Hillside, Southport & Ainsdale, England (Recommended by Bob Wood)

Though slightly inland, Southport & Ainsdale has a distinct links feeling.

“I love golf, but I also really enjoy English football (soccer),” Bob Wood began.  “Merseyside is home to some of England’s most outstanding golf courses, plus seven premier league football teams.  If you go over during the season (August through May), you can combine a fine game of golf with first-rate football spectating, even in the same day.  For me, it doesn’t get much better!”

The county of Merseyside in northwest England officially incorporates the boroughs of Birkenhead, Wallasey, Liverpool, Bootle, and St Helens, radiating north and south from the banks of the Mersey River.  From a golf visitor perspective, Merseyside can be said to extend north up the coast to Southport and Lytham St. Anne’s; from a footballer’s perspective, it reaches east to Manchester.  Tourism interests have dubbed the stretch from Blackpool in the north to Wirral in the south “England’s Golf Coast,” and with good reason – there are twenty courses within an hour (give or take) of Southport, including three venues on the current British Open rota:  Royal Birkdale, Royal Lytham St. Anne’s and Royal Liverpool.  Within 15 minutes of the seaside resort town (which has been likened to an English version of Carmel, California), there are five other golf links that could easily host an Open.  These include Hillside and Southport & Ainsdale.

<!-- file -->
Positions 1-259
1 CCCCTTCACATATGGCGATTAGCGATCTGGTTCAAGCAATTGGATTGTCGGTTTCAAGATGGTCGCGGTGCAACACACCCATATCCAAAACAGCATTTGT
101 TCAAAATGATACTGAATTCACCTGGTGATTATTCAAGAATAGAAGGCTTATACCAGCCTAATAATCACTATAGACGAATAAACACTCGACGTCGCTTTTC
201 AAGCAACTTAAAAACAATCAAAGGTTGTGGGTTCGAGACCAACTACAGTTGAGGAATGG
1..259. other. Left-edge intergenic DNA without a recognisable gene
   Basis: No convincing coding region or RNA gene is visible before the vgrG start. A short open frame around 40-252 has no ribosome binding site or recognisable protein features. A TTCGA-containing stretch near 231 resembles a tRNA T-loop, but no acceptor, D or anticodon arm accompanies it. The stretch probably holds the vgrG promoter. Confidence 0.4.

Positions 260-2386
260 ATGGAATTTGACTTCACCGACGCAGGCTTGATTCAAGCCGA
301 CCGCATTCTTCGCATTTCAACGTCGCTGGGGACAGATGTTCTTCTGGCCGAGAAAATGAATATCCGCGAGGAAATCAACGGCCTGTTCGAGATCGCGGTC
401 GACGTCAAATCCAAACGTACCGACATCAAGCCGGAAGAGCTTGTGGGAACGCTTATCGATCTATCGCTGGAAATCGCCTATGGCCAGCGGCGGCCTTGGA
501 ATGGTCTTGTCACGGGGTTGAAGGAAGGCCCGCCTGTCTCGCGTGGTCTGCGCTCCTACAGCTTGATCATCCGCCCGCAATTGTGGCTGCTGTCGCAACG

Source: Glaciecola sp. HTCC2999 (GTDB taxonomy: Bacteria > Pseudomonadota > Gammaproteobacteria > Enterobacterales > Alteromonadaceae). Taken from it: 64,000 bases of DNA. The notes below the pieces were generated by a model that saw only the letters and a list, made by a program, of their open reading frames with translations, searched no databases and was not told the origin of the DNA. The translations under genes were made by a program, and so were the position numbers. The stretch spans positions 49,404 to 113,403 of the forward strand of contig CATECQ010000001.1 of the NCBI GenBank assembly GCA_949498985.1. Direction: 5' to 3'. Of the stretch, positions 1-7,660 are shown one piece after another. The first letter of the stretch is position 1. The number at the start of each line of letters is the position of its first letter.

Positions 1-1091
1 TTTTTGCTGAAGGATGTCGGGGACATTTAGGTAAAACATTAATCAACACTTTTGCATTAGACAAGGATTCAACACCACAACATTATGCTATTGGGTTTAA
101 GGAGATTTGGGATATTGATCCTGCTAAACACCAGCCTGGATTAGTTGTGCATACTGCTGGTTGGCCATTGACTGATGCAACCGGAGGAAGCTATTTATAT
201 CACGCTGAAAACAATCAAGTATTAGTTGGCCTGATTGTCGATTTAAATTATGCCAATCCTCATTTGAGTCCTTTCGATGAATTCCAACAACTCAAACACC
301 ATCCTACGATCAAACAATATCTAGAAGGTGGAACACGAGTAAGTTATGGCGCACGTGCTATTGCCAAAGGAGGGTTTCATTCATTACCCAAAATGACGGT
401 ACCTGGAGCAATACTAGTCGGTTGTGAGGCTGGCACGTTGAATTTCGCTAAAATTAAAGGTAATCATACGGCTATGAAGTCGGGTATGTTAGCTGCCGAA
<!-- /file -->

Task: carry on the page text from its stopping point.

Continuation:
The Hillside Golf Club was established in 1911 as a nine-hole layout.  Its first big change came in 1923 when the course was relocated to its current locale, literally a short-iron from Royal Birkdale, in the Birkdale Hills.  (Birkdale was relocated to its current site in 1899.)  The second big change occurred in 1967, when the redesigned course (featuring a new back nine) opened for play.  Many who have played both courses feel that Hillside is every bit the layout of its revered neighbor.  “The back nine is built into and around a series of huge dunes,” Bob described.  “The front is pleasant if unremarkable, but the back is easily one of the most spectacular nines I’ve ever seen.  The contrast is considerable.”  One peak on at Hillside is reached at the 11th hole, 508-yard par-5.  The tee rests atop a sand dune; once you’ve made the climb, you’re rewarded with a panoramic view of the Irish Sea, and a number of golf holes – both on Hillside, and at neighboring Royal Birkdale and Southport & Ainsdale.  “I played Hillside during the week of the British Open,” Bob continued.  “From the 11th, you can look right at the 18th hole, with the grandstands and TV towers.  I’ve attended a number of British Opens, but this gave me a very different perspective – seeing the venue from another world class golf course.”